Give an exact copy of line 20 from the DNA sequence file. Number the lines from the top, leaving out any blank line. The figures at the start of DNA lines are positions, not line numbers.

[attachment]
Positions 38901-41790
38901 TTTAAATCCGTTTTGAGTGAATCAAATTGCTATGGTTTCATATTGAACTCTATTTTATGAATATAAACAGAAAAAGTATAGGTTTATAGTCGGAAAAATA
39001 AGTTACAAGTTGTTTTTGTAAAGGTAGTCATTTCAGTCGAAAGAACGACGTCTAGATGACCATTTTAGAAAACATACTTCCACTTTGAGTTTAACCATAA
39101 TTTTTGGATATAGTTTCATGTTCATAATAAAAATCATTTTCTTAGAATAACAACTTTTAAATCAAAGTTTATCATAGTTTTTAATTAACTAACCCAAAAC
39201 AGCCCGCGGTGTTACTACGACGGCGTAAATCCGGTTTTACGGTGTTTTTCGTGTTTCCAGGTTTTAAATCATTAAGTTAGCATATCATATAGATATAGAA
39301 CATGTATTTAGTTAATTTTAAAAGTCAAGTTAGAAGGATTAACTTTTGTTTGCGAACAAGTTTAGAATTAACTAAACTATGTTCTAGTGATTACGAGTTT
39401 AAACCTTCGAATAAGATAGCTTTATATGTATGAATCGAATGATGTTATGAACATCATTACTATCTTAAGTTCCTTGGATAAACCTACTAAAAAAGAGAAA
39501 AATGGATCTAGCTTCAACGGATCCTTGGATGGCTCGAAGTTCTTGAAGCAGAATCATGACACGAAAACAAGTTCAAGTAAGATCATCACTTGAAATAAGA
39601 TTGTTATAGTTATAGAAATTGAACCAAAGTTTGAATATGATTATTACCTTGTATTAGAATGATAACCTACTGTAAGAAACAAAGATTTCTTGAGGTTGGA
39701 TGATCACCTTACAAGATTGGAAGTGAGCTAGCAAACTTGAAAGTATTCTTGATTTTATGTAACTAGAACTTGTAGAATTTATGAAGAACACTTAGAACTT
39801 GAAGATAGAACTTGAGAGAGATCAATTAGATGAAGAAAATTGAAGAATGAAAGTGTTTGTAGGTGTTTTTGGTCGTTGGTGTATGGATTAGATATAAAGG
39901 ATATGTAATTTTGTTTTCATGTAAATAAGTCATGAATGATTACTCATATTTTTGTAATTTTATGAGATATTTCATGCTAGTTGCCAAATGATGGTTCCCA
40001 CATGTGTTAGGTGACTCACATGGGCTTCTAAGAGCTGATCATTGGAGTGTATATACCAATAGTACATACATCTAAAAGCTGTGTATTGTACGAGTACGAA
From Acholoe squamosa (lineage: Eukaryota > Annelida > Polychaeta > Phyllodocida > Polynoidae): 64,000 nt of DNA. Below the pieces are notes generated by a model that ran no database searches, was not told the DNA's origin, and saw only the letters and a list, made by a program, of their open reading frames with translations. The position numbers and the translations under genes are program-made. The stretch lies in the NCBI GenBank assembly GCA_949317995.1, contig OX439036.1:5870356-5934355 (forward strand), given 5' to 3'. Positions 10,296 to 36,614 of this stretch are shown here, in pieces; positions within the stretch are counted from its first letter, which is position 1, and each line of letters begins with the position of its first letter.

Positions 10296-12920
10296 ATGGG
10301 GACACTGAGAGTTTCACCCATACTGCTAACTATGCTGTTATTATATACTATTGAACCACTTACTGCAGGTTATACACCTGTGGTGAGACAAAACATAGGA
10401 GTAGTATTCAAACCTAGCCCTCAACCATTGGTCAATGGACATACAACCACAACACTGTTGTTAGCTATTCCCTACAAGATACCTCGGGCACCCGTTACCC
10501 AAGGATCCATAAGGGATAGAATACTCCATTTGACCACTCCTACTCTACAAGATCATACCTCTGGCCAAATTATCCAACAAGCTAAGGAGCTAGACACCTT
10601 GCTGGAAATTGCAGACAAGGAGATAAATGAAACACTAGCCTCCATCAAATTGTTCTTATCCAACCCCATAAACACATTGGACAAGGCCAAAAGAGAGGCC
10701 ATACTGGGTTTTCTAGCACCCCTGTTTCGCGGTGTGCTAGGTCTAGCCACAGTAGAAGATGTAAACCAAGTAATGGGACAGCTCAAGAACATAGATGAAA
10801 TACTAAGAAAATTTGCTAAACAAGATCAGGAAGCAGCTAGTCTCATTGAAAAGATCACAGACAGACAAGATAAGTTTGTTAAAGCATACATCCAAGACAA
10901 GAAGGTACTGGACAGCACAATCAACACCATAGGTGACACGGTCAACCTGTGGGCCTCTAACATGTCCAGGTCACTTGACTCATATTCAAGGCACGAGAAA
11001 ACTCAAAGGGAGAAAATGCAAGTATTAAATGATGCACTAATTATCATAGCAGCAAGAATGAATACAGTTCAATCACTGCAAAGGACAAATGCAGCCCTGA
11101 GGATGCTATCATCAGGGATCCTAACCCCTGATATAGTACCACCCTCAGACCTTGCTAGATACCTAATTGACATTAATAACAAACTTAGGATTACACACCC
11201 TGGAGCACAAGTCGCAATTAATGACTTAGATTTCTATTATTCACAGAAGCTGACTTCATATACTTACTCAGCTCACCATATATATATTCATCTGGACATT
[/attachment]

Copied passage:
10601 GCTGGAAATTGCAGACAAGGAGATAAATGAAACACTAGCCTCCATCAAATTGTTCTTATCCAACCCCATAAACACATTGGACAAGGCCAAAAGAGAGGCC